It is important that we understand what God’s best is so that we do not merely accept the received “wisdom” of our culture and let that inform our hopes and goals for our children. In John 10, Jesus says that He is our good shepherd. He has come to give us an abundant life (v. 10). The world often tells us that the abundant life is one of comfort, pleasure, financial success, and the like. But what sort of abundance did Jesus come to give? The Greek word for abundant is perissos, which is a term that refers to a life that is superior, extraordinary, excellent, and remarkable. There is a similar biblical term that I think best captures what parents should desire for their children—shalom.

The Hebrew term “shalom” is usually translated into English as “peace,” but a better translation is “wholeness.”10 Shalom also signifies tranquility, harmony, safety, well-being, welfare, contentment, health, and integrity.11 Any parent who is seeking to be a wise and faithful steward in his role as a parent desires all of these things for his children. Shalom is also a compassionate state. It includes a longing for others to have the same wholeness, and it motivates one to serve others with this in mind. It not only includes personal peace and wholeness but also interpersonal peace. It is a trait of relationships, families, and communities. It is a gift of God, but it is a gift that we can help to bring about in the world (Rom. 1:20). Followers of Christ should seek to exemplify it in their hearts, churches, and in what we are focusing on here—families.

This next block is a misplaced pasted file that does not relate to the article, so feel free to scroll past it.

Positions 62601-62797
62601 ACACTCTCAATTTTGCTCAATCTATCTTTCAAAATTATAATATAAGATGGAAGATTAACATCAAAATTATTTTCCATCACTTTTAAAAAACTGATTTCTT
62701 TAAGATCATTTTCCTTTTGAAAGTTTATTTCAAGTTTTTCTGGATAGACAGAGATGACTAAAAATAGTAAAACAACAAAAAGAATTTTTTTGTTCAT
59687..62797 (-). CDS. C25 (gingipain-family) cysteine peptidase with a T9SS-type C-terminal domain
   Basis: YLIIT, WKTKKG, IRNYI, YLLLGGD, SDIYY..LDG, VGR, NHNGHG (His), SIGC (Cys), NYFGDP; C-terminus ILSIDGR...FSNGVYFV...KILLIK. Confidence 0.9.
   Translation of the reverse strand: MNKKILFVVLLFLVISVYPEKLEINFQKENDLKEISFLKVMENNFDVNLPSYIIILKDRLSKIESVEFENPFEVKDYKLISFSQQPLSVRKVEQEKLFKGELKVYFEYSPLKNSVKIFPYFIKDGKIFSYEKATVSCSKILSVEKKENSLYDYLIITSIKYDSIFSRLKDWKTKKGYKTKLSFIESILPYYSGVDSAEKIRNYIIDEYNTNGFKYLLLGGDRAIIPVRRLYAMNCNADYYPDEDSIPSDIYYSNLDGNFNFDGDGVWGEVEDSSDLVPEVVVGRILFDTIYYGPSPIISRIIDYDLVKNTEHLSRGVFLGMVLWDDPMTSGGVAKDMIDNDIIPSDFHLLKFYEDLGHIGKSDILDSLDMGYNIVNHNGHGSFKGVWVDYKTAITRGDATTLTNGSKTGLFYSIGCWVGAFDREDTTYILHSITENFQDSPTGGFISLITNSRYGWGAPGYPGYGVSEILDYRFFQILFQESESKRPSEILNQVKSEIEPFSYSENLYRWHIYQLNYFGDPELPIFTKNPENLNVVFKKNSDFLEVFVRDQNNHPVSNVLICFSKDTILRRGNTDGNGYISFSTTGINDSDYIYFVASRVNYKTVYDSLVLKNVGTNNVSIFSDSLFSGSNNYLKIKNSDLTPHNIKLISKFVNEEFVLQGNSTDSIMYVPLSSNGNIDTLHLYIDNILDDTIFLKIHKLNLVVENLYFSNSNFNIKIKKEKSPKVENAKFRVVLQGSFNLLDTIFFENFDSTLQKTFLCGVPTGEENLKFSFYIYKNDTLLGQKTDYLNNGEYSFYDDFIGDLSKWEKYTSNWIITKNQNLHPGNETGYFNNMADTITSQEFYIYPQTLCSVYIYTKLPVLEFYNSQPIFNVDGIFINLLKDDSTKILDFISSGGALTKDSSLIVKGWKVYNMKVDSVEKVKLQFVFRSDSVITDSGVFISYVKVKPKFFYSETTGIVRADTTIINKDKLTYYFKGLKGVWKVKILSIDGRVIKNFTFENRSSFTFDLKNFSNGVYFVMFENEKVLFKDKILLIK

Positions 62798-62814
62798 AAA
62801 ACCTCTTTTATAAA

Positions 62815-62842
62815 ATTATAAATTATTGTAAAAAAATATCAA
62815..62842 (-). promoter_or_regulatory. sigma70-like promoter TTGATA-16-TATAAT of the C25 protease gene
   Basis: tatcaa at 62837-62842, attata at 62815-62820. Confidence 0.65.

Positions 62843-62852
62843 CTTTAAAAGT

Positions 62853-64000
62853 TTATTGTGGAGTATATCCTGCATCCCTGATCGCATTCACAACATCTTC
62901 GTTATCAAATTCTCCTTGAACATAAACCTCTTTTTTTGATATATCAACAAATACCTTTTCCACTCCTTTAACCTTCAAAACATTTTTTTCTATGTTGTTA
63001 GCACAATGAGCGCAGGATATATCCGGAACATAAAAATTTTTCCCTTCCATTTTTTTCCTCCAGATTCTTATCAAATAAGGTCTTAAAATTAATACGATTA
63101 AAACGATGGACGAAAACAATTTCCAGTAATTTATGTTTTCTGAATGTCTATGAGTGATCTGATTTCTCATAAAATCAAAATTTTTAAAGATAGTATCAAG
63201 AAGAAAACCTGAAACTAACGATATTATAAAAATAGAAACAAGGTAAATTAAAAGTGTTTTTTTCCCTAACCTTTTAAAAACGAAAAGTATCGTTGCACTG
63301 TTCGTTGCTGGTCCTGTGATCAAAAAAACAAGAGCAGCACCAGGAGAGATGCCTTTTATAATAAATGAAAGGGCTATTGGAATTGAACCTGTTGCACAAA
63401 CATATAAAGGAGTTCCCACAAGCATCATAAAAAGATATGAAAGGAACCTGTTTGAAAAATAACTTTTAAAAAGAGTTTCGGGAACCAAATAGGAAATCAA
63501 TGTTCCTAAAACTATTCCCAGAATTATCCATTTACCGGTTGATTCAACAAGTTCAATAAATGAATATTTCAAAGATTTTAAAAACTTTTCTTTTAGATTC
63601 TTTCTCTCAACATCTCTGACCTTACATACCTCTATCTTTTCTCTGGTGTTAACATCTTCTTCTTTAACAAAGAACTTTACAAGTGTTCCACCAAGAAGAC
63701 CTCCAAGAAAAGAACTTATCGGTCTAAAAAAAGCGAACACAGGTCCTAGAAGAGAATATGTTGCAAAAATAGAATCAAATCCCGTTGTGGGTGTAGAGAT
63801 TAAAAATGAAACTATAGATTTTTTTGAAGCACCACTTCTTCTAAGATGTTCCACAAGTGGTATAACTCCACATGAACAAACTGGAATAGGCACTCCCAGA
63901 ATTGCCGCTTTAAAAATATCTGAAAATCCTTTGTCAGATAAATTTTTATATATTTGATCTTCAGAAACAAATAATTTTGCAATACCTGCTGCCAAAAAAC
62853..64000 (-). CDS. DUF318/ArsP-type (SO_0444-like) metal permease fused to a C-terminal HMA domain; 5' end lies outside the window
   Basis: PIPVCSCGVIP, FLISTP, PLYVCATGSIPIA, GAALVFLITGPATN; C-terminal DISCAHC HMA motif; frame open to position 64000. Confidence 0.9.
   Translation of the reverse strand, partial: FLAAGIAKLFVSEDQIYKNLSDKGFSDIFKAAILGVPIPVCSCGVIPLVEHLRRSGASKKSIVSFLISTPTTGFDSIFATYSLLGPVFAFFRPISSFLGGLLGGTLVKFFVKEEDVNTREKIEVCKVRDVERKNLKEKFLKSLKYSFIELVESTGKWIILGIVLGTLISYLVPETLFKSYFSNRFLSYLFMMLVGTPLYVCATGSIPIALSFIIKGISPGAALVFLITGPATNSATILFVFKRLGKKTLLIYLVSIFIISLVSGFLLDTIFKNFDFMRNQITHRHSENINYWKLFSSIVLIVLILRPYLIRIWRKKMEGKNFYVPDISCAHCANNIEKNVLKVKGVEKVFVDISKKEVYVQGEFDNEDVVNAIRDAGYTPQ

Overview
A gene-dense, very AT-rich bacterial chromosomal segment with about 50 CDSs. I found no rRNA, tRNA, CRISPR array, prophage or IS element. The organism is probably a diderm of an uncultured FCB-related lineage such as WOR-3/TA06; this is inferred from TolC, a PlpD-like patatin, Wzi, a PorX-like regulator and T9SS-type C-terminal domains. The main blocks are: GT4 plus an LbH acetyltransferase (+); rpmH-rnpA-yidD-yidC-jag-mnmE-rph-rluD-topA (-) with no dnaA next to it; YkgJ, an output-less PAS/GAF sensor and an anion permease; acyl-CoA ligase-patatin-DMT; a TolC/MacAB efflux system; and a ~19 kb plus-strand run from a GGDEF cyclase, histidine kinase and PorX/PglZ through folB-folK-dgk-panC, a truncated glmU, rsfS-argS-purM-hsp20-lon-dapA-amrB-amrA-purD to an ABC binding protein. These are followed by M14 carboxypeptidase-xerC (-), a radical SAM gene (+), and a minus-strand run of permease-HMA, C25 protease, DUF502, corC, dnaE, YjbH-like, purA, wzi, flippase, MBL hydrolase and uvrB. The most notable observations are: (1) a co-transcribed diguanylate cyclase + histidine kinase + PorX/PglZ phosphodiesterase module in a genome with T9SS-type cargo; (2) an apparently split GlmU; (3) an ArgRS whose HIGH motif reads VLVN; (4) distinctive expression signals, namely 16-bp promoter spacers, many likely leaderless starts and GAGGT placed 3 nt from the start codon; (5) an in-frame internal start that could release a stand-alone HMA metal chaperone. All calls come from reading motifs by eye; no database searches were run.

If parents act as stewards, then they will not approach their children primarily as problems to solve or things to control, but as persons to appreciate and love. Of course parents will face many problems, and they will sometimes need to exercise control over their children, but these will not be the primary ways of relating to their children. Martin Marty discusses these ideas in his book, The Mystery of the Child: